Kei Nishikori became the first Japanese man in 81 years to reach the semifinals in the US Open, by wearing out No. 3 seed Stan Wawrinka in five sets.
Becoming the epitome of endurance under pressure in this year's tournament, the 10th seeded Nishikori was the last man standing for the second time in two days. Afterwards it seemed hard for him to even raise an arm in celebration after the 4 hour, 15 minute marathon match.
"I don't know how I finished the game, but I'm happy," an exhausted Nishikori, who had a medical timeout in the third set to have his right foot taped, told the Arthur Ashe Stadium crowd after clinching victory. "I feel amazing. I'm very happy to come my first time semis. I hope I can recover again and hopefully I can play 100 per cent tennis next round."
He fell in the first set 3-6, before coming back to beat Wawrinka 7-5, 7-6 (7), 6-7 (5), 6-4, on Wednesday.
He had extra reason to be tired afterward, because just the day before, he took over four hours to beat Canadian Milos Raonic, a match that ended after 2:30 in the morning.
Nishikori showed up ready to play Wednesday, though, and he proved it on the court.
Nishikori's coach, and US tennis legend Michael Chang, laughed when he was asked by the Gospel Herald about his sleep the night between the two matches.
"I think we got a few hours," he said. "I think we were in bed by 4 something."
Chang said he was proud of Nishikori for being able to fight through, especially after getting down early.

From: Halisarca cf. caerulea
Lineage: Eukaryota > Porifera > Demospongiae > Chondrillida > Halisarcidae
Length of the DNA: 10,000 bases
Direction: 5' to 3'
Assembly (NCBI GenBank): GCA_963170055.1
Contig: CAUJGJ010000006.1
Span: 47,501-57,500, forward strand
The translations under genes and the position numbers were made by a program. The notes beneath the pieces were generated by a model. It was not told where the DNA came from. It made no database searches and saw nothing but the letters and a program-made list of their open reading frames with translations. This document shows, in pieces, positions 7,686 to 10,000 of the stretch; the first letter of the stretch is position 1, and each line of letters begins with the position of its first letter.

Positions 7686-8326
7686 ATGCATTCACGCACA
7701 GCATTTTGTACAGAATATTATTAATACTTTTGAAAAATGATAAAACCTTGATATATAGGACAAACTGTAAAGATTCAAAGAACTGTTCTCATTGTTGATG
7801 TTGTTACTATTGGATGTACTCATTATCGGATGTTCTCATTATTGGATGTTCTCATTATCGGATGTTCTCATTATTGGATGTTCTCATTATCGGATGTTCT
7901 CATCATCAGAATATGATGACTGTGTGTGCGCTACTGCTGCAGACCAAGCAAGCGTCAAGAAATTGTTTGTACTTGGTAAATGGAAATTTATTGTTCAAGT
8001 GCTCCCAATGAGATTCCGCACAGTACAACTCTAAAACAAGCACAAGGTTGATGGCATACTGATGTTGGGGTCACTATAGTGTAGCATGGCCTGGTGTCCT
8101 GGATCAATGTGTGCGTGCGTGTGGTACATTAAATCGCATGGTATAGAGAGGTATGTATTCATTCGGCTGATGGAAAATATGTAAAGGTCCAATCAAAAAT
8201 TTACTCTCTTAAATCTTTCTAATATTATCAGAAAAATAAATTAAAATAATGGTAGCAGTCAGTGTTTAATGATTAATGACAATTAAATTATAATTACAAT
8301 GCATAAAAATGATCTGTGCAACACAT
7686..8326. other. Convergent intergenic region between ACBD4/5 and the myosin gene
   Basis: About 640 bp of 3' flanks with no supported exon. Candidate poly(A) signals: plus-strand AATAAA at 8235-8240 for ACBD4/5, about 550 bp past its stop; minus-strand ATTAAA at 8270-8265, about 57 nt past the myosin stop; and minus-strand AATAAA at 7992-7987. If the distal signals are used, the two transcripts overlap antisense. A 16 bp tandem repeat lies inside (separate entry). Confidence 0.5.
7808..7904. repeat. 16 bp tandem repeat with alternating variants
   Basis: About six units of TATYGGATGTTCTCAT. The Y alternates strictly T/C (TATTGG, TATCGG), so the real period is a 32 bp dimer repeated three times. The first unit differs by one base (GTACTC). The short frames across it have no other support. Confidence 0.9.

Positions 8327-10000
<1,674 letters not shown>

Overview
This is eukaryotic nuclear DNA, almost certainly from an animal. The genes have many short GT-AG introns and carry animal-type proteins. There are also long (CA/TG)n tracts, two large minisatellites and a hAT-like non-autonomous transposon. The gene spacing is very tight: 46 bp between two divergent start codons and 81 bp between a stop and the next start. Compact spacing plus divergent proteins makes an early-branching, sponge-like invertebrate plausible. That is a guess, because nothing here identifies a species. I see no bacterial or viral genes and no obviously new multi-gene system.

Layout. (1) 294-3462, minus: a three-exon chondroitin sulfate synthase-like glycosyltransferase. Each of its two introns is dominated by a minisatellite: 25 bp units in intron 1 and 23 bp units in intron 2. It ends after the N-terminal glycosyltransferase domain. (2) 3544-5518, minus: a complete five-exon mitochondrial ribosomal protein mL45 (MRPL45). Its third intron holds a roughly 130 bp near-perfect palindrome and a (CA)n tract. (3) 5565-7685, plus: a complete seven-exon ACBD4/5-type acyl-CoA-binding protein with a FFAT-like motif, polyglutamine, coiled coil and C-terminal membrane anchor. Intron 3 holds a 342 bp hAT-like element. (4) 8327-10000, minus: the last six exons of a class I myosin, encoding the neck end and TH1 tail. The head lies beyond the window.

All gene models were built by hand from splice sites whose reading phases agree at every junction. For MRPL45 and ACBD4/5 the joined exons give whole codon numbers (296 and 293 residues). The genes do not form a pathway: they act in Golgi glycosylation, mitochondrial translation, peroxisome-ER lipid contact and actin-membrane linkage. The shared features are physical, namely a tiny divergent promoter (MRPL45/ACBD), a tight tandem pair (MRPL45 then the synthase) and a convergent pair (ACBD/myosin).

Wawrinka, who won his first Grand Slam title at the Australian Open in January, was impressed by Nishikori's endurance, too.
"Even at the beginning he looks like he's going to die on the court, but he's there," Wawrinka said. "Physically, he's there. Even at the end of the match, even. We were both quite tired in the fifth set. I try not to show."
Chang, who has been working with Nishikori since December, said things had been going well.
"This was a unique opportunity," Chang told the Gospel Herald. "There haven't been a whole lot of Asians, not Asian men, doing well on the ATP tour."
Chang, a devout Christian, said it was good to know God was in control when he faced tough battles on and off the court.
"You go out there and do the best you know how, and you leave the results to God," he said. "It takes a lot of pressure off."
Nishikori, 24, has two days to let the pressure grow or decline before the semifinals on Saturday, when he will play the No. 1 seed, Novak Djokovic. You can bet that if his coach has a say in how the time off goes, they will have patience, and know they can trust God if they do their best.
Nishikori became the first Japanese man to make a semifinal of the United States championships since Ichiya Kumagae in 1918.
Follow Don Pittman on Twitter @DonaldPittman.